In recent decades, the European Union has been promoting rail as one of the main pillars of its transport decarbonisation policy. This is likely to be even more the case with the European Green Deal and the ambitious emission reduction targets proposed recently by the new President of the European Commission, Ursula von der Leyen. However, in order to contribute effectively to the decarbonisation of transport, railways must offer a harmonious, efficient, fast and safe service. Whereas over time the ...

In recent decades, the European Union has been promoting rail as one of the main pillars of its transport decarbonisation policy. This is likely to be even more the case with the European Green Deal and the ambitious emission reduction targets proposed recently by the new President of the European Commission, Ursula von der Leyen. However, in order to contribute effectively to the decarbonisation of transport, railways must offer a harmonious, efficient, fast and safe service. Whereas over time the EU Member States had each developed their own railway signalling systems, the EU launched an industrial project to develop and deploy a single control, command and signalling system, known as the European rail traffic management system (ERTMS). The aim was to improve rail technical compatibility, efficiency and competitiveness. Since the late 1990s, the EU has been working on a regulatory framework, technical standards and ERTMS deployment plans. Given the scale of investment required, the EU has also allocated funding to the project through the Connecting Europe Facility and the EU structural and investments funds. ERTMS deployment is also supported by the active involvement of EU rail operators, infrastructure managers and the supply industry and the first commercial lines using ERTMS were opened in 2005. Although it offers benefits to both the rail sector and passengers, ERTMS still faces challenges, the greatest being low and patchy development, insufficient funding and coordination between Member States and slow migration from national legacy systems to ERTMS. Recent announcements of ERTMS full-scale deployment plans and commitments in Europe could be read as a sign that ERTMS is increasingly perceived as a top priority.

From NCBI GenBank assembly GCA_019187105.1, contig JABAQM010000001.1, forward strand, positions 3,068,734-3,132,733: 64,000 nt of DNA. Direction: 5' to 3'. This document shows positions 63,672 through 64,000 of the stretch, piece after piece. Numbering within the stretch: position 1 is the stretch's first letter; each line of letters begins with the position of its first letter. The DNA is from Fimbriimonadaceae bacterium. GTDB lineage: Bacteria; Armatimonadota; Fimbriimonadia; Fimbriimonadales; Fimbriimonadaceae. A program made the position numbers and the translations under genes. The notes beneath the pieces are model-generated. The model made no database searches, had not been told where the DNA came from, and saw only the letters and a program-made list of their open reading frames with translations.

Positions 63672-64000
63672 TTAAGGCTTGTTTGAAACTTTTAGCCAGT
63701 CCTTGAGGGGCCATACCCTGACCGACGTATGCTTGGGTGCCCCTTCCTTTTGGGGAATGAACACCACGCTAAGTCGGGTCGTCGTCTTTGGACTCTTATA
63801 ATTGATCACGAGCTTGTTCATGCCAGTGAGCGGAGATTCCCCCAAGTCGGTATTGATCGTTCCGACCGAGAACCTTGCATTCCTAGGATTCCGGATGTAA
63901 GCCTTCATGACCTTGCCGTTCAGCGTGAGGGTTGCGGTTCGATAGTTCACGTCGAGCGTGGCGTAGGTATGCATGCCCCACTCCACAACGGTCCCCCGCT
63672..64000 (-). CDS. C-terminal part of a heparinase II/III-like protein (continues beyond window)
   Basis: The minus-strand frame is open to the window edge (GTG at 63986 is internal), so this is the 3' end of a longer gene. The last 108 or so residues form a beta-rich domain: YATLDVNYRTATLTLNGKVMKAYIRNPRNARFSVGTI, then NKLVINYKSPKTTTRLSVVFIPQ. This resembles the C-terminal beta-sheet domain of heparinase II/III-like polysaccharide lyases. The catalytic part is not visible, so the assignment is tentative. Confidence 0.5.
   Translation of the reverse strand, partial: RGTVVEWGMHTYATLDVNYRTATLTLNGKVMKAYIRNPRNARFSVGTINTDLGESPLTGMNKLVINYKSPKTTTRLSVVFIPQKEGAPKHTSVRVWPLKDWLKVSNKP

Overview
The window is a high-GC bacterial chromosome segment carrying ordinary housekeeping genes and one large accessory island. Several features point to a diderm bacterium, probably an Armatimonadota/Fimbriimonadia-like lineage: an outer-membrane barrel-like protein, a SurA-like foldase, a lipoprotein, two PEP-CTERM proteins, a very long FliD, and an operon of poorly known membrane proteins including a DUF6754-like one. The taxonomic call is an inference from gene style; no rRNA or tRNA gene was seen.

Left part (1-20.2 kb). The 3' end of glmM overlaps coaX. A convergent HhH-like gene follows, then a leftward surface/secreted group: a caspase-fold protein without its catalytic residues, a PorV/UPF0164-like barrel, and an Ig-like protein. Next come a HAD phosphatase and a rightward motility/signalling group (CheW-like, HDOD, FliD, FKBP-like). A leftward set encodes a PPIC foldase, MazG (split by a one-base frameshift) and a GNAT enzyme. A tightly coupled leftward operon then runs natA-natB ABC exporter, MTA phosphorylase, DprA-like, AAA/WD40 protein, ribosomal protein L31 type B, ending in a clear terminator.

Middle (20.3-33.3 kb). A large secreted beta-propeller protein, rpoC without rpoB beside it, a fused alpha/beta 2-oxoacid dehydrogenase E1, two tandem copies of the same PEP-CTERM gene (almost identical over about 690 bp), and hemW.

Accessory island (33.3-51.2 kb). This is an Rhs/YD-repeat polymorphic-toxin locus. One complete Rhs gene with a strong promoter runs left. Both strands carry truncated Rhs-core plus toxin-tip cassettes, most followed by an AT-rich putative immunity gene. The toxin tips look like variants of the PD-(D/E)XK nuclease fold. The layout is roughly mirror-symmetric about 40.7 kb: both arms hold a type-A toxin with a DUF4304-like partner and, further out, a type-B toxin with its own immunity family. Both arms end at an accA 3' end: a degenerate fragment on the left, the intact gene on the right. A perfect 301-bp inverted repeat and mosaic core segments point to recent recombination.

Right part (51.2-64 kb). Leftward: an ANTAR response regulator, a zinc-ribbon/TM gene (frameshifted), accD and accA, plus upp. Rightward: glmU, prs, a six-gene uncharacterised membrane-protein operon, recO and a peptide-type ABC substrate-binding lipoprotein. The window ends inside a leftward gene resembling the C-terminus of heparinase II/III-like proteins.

European Union Agency for Railways

29-10-2019

Established in 2004, and based in Valenciennes (France), the European Union Agency for Railways (ERA) was set up to build a Single European Railway Area (SERA) and to make rail more effective and competitive. To contribute to these goals, ERA is tasked with enhancing technical compatibility and safety across EU rail systems. The EU's adoption of the technical component of the Fourth Railway Package in April 2016 has expanded ERA's powers, making the Agency a key player in rail security and interoperability ...

Established in 2004, and based in Valenciennes (France), the European Union Agency for Railways (ERA) was set up to build a Single European Railway Area (SERA) and to make rail more effective and competitive. To contribute to these goals, ERA is tasked with enhancing technical compatibility and safety across EU rail systems. The EU's adoption of the technical component of the Fourth Railway Package in April 2016 has expanded ERA's powers, making the Agency a key player in rail security and interoperability.

'Shift to Rail' – Research for the EU rail sector

09-09-2019